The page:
The workshop was fascinating on many levels, everyone contributed his or her own fascinations and ideas. There were genuine hardcore or creative coders, a VJ, an artdirector, an adventurer and well, me. I was slightly disappointed to find out I was the only woman in the workshop. Thankfully, I was thoroughly cheered up as soon as my VJ sisters got to shine on stage at the closing concert. Meanwhile back in the laid-back LPM hangout area the conversations and exchanges just kept going on. And the event just isn’t a big crown magnet, so at some point there were just a handful of us in the concert hal. We couldn’t care less: this was our party! As a wonderful finale VJ VISH put a big cherry on my LPM cake by asking me to join her for a B2B VJing session. It all ended in dancing, admiring, cheering and celebrating the fact that once upon a time someone had the brilliant idea to carve some lines into an axe handle…”
Shakespeare once said, “All the world is a stage.” We couldn’t agree more! Recently, our friends at Vision Impossible created a full-length projection show that incorporated not just the stage, but also involved the audience members’ smartphones and even their dinner tables. VJ Berry van Dijk told us all about what it took to make that happen.
For those who don’t know you, Berry; what is Vision Impossible and what is your part in it?
We’re a 3D video content company specializing in event visuals and stage designs. Some of the things we did in the past include club Mazzo and Sensation. More recently, we’ve worked events like Vrienden van Amstel and Masters of Hardcore. I am one of three co-owners; my partners are Martijn Adema and Ruben Langedijk. As such, I’m responsible for art direction, creative direction, and computer graphics like 3D modelling and compositing. We always come up with pretty crazy stuff, and I love making the impossible possible—even when working with a limited budget. It’s all about using the right techniques!
Would you consider this show ‘crazy’ as well? How did you come up with it?
This was a project we did for an international footwear retailer. Once a year, they have a staff week that includes an award dinner for their entire team. It’s a real feel good event, with lots of winners in different categories: best salesperson, best team, et cetera. Every year, the CEO challenges us to come up with a spectacular show. This year, they had decided to host both the dinner and the award show in the same space. That’s how producer Erik Arens (Mindsetting) came up with the idea to somehow involve the dinner tables, kind of like what SkullMapping did with Le Petit Chef. Only this time, it would be 40 tables of 12 people each. And then of course there was the actual ceremony itself, and all the on-stage visual stunts that involved… Erik is one of our regular partners, and he asked us to help him flesh it out some more.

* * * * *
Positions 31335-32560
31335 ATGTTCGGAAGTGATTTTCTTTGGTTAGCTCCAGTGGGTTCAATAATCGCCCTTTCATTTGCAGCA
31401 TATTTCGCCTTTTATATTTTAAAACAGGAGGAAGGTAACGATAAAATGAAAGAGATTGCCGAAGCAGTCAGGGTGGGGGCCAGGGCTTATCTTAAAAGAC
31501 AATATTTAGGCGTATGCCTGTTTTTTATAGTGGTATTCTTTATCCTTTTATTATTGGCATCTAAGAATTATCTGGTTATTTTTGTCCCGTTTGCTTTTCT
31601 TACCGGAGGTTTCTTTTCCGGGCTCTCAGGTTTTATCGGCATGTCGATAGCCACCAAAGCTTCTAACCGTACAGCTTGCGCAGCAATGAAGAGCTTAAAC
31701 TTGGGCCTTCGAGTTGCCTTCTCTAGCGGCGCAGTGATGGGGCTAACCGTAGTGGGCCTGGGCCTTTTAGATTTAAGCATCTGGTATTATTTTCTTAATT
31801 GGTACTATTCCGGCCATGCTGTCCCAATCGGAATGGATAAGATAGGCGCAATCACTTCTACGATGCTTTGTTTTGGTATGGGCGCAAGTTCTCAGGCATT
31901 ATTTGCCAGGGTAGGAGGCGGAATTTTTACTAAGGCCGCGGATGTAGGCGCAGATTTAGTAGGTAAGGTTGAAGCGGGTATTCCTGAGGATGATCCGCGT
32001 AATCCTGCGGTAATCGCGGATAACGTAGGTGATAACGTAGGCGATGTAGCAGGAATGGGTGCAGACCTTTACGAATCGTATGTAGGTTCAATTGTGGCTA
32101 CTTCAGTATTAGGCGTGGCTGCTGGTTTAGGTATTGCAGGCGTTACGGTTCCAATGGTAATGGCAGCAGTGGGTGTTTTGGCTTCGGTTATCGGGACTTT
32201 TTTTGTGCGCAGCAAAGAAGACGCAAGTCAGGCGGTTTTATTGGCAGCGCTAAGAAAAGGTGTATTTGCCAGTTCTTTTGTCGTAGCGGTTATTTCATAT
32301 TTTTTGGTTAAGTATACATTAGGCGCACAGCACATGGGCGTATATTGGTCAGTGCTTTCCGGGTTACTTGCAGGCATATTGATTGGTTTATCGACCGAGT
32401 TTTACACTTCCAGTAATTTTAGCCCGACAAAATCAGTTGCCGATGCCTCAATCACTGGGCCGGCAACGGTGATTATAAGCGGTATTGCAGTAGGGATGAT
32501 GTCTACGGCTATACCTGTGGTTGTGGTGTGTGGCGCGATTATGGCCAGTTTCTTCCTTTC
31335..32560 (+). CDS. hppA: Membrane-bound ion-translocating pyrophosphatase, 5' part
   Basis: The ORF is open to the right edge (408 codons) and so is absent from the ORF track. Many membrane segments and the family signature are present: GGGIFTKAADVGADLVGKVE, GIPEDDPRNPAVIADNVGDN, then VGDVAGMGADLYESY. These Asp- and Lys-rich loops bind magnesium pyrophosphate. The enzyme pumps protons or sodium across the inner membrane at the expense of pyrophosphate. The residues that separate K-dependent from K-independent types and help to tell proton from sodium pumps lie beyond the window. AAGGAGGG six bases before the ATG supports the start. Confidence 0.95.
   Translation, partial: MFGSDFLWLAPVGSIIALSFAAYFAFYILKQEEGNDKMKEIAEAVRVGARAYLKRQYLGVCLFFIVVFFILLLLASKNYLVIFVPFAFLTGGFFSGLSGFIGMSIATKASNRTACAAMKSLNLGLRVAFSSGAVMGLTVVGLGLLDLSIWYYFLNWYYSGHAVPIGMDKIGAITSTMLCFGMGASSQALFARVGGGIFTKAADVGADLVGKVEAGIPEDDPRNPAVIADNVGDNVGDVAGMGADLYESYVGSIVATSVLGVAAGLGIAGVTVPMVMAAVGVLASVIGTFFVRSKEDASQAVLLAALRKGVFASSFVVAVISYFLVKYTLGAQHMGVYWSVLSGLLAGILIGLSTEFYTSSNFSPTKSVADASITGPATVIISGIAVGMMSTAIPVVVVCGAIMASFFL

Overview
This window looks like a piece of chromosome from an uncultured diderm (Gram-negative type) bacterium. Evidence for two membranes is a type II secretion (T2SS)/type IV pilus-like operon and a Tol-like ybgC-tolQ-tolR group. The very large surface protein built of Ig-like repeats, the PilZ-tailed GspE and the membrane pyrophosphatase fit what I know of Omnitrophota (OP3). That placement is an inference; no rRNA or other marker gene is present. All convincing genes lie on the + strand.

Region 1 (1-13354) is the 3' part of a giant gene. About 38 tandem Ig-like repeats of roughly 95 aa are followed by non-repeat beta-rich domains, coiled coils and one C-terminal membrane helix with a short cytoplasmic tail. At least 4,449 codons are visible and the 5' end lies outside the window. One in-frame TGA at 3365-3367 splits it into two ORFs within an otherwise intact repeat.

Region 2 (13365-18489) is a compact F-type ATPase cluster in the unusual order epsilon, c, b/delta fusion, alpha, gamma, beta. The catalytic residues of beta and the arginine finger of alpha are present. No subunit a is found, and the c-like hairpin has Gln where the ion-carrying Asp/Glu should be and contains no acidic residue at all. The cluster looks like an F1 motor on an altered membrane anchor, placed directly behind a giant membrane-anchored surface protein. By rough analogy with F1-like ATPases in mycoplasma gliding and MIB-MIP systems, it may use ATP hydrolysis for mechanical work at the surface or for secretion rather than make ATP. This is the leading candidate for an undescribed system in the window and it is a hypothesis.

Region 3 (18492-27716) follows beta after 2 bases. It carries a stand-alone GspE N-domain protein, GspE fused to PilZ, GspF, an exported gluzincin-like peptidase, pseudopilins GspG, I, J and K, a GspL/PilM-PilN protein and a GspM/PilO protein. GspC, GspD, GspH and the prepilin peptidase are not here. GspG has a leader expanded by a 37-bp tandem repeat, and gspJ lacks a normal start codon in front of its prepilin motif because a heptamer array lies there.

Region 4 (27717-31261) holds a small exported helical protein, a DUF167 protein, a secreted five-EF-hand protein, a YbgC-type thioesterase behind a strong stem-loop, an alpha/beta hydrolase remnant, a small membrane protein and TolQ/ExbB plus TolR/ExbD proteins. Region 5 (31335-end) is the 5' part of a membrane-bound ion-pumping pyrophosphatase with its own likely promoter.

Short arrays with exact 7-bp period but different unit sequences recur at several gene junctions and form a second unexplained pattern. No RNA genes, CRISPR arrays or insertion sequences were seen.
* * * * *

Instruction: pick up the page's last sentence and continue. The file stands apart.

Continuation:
Can you tell us what kind of visuals the guests experienced at the event?
The silverware and plates at each table were meticulously outlined in a festive halo, kind of like using ambilight. Then, as dinner was being served, the guests all got a private show right on their plate. For each course, the wait staff knew exactly where to place everything. As a result, the soup plate became an island, the soup turned into lava as it was being poured… Perfectly timed—and extensively choreographed—for every plate.
How did you manage to keep things from becoming predictable as the evening wore on?
Met René te Riele and I created a truly over-the-top opening act that had people oohing and aahing. And of course, everyone there was hoping to receive an award. We used projections to turn the dinner tables into “Wheel of Fortune”-like quiz stages, and people could use a custom-made app on their phones to answer multiple choice questions. Meanwhile, the management was up on stage in front of a full-on prize display projection, whipping the room into a frenzy. We’d also used their image in the table animations, turning the entire room into a very lively augmented reality space. Top it off with some branding and good food, and the whole room came together as one.
What were the technical ramifications of the project?
The technique we used is called “projection mapping”. It means creating an optical illusion through meticulously calculating the shape and size of the table and other objects involved. In order to do that, we had 40 projectors suspended from ceiling trusses (metal frameworks used in stage design). And that wasn’t even including the projectors we needed for the stage! We’d never used that many projectors at the same time before. The projectors were connected to several media servers; basically, heavy-duty computers. Each table was color-coded so we could tell them apart, control them separately, and ensure proper timing. And then, of course, every table was itself split up into 12 different segments. All in all, we couldn’t exactly sit back and relax… Projects like these hinge on technology, and getting it just right is a tall order. But I love it when the audience has absolutely no idea of what’s going on behind the scenes, and people can just drink in the magic of the moment.